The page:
How could we accelerate *deployment* of verified reproducible builds?
justincappos at gmail.com
Mon Feb 1 15:34:39 UTC 2021
Great question. I hope if you don't mind that I reply on list.
in-toto provides a way to know what / how many keys should be trusted for
the build servers (and rotate them / replace them securely if needed, for
example if a compromise occurs). It also performs checks to make sure that
what goes into the reproducible build process was actually a signed /
tagged git release. Following the reproducible builds process, it makes
sure that any localization or further work on the reproducible builds
output (if present) also actually used the result of the reproducible build.
I'm happy to say more if it can help to clarify further.
On Mon, Feb 1, 2021 at 5:58 PM Arnout Engelen <arnout at bzzt.net> wrote:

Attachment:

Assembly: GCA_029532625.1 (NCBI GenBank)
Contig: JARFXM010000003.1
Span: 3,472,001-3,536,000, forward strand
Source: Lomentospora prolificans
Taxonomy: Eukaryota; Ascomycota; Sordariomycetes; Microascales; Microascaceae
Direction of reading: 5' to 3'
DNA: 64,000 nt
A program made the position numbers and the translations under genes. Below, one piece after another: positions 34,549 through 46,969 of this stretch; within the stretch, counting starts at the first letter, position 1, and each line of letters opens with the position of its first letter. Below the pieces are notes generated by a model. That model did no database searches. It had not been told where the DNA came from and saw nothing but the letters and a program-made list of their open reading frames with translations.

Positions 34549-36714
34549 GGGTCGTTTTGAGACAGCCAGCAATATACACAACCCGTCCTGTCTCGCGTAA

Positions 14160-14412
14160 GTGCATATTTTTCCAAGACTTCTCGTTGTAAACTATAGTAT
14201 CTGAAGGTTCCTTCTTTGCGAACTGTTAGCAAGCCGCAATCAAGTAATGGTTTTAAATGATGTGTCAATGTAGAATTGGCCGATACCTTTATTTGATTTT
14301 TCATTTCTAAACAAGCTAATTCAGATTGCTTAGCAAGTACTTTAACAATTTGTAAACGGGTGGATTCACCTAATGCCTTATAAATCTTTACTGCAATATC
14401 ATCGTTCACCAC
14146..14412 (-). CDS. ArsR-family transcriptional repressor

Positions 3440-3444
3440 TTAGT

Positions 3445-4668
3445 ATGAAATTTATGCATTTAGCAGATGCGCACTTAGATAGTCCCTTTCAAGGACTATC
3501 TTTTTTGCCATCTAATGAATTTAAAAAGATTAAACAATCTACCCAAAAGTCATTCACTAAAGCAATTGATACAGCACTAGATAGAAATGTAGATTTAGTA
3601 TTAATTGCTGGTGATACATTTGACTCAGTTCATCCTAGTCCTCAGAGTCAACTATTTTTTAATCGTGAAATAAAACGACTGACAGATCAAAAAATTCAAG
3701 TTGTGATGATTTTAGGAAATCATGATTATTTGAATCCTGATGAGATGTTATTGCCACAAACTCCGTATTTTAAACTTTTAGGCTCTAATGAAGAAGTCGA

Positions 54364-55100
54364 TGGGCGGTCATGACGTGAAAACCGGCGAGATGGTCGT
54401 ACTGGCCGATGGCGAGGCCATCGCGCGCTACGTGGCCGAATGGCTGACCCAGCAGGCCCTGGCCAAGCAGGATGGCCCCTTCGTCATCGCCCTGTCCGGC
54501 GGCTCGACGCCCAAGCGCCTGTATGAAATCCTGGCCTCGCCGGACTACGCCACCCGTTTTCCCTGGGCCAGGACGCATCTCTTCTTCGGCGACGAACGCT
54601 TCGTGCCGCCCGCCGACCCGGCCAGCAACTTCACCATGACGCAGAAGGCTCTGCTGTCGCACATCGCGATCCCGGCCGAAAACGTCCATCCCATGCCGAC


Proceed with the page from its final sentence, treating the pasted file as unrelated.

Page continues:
> As a 'consumer' of artifacts, you definitely need to verify signatures
> from several distinct trusted parties.
> I have looked into in-toto on a couple of occasions but I'm afraid I don't
> understand what you mean by "in-toto style verification" in this scenario
> specifically - what does it contribute here?
> Kind regards,
> On Sat, Jan 30, 2021, at 12:50, Justin Cappos wrote:
> I think it would be wise to add some sort of in-toto style verification
> that cryptographically checks proof that the reproducible builds were
> carried out and found equal. Without this piece, why would an attacker
> with insider access even bother to go through the reproducible builds
> On Sat, Jan 30, 2021 at 7:15 PM David A. Wheeler <
> dwheeler at linuxfoundation.org> wrote:
> My post "Preventing Supply Chain Attacks like SolarWinds” <
> prominently discusses verified reproducible builds.
> What would be especially helpful for accelerating deployment of verified
> reproducible builds in a few key places? E.g., what tools, infrastructure,
> people paid to do XYZ?
> --- David A. Wheeler
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